Sickle cell disease (SCD) is the name given to a group of lifelong inherited conditions that affect haemoglobin. It is one of the most common serious genetic condition in the UK. Despite its prevalence, there is still little awareness of the condition. It affects mostly people whose origins are African, African-Caribbean or Asian or Mediterranean. Those with the condition suffer from extremely painful episodes.
Why do we know so little? Is it because the disease is a kind of 'poor cousin' given that in Britain it is largely people of Afro-Caribbean heritage who are affected?
One of the difficulties faced by SCD patients is how to express the level of their pain as it is not visible. The question of pain in art has been a common source of inspiration for visual artists. Artists such as Frieda Kahlo and Donald Rodney, who both suffered from painful conditions used visual means of expression to talk about it.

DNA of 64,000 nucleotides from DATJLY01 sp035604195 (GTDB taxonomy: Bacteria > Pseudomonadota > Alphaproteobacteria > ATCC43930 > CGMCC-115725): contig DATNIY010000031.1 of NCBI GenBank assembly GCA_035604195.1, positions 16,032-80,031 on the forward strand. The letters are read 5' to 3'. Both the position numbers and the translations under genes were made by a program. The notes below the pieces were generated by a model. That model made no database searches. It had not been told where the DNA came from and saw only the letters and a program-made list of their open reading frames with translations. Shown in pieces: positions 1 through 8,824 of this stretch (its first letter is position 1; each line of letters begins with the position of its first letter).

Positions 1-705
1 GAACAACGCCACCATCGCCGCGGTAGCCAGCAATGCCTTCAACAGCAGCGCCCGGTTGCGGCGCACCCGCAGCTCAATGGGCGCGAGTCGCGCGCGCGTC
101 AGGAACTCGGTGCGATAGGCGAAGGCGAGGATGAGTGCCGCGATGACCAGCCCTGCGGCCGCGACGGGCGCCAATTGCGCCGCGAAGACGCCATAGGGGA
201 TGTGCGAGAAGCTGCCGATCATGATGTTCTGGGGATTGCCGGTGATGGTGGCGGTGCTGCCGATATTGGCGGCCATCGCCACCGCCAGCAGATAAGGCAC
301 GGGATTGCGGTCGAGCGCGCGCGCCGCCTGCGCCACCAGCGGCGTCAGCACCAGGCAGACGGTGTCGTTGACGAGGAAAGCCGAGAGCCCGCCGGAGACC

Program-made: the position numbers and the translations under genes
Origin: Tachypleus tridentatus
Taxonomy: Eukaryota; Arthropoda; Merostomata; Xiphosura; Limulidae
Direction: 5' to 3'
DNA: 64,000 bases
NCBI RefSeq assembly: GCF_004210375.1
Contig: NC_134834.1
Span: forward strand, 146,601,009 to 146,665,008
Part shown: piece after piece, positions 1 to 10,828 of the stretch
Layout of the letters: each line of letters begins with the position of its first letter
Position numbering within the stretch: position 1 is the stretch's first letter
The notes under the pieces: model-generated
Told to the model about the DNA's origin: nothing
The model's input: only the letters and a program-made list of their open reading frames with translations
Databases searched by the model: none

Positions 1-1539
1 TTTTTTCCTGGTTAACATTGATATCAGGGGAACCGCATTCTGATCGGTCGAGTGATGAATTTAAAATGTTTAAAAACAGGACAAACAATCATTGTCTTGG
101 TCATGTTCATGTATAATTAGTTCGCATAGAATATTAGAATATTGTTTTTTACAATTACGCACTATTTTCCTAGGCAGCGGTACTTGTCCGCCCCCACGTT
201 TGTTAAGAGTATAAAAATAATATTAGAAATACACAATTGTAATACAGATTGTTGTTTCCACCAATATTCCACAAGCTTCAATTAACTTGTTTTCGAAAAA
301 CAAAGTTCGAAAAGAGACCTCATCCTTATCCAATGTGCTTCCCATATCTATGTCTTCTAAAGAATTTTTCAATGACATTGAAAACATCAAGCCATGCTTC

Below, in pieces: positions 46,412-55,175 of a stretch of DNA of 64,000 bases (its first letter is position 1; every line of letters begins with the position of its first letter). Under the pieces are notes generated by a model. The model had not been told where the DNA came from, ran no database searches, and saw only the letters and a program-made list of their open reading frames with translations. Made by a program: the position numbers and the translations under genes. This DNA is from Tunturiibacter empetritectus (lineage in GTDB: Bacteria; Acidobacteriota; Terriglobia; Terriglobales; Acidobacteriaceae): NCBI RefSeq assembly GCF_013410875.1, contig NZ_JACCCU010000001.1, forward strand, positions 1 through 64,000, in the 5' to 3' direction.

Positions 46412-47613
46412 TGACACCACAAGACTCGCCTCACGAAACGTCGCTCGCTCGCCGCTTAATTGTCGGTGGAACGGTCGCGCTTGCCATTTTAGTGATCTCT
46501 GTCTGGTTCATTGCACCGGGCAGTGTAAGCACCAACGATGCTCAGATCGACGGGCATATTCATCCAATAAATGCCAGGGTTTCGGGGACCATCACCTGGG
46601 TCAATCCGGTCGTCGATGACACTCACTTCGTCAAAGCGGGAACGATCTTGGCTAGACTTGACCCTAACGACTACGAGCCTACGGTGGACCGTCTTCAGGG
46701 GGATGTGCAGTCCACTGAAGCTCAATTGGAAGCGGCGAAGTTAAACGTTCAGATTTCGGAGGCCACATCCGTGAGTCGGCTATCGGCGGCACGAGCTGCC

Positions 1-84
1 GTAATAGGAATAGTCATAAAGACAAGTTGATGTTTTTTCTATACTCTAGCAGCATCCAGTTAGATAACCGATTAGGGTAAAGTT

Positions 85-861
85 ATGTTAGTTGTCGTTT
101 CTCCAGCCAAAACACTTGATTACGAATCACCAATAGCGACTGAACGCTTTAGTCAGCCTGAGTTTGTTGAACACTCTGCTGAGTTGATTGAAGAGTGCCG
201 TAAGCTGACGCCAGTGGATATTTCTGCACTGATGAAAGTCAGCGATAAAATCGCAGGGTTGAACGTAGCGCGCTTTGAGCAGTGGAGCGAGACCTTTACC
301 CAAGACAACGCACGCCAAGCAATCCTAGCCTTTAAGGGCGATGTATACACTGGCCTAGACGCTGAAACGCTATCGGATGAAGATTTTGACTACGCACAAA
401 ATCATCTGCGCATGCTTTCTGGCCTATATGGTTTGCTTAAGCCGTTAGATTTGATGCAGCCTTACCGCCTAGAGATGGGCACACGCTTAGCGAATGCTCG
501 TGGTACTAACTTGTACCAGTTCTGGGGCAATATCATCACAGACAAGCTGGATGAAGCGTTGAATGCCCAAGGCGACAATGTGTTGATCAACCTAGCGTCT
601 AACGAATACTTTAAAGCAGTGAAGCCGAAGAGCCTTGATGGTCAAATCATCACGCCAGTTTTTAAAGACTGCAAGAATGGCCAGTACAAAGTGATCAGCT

The aim of the exhibition is to look at how artists give a visual response to pain caused by SCD.
We are therefore calling for artist to produce 2D works related to the themes of the exhibition.
This exhibition of work, to be shown in the first instance at Imperial College London's Centre for Languages, Culture and Communication gallery. The exhibition will be accompanied by events, ideally including talks from Imperial College medical experts in the field and by contributions from those working in support organisations for sufferers.
Artists must hang their work using our existing hanging system and are welcome to visit first or ask for a photo of the gallery.
While we are applying for funding to help with printing and mounting costs should these arise, artists are responsible for submitting work which is ready to hang on our system. Ideally work should be no bigger than 50cm by 50cm.
The plan is for the exhibition to open on 1/11/2019
Please send your proposal by 27th August to Alinta Sara at email@example.com and for further information contact Dr Anna Nyburg firstname.lastname@example.org.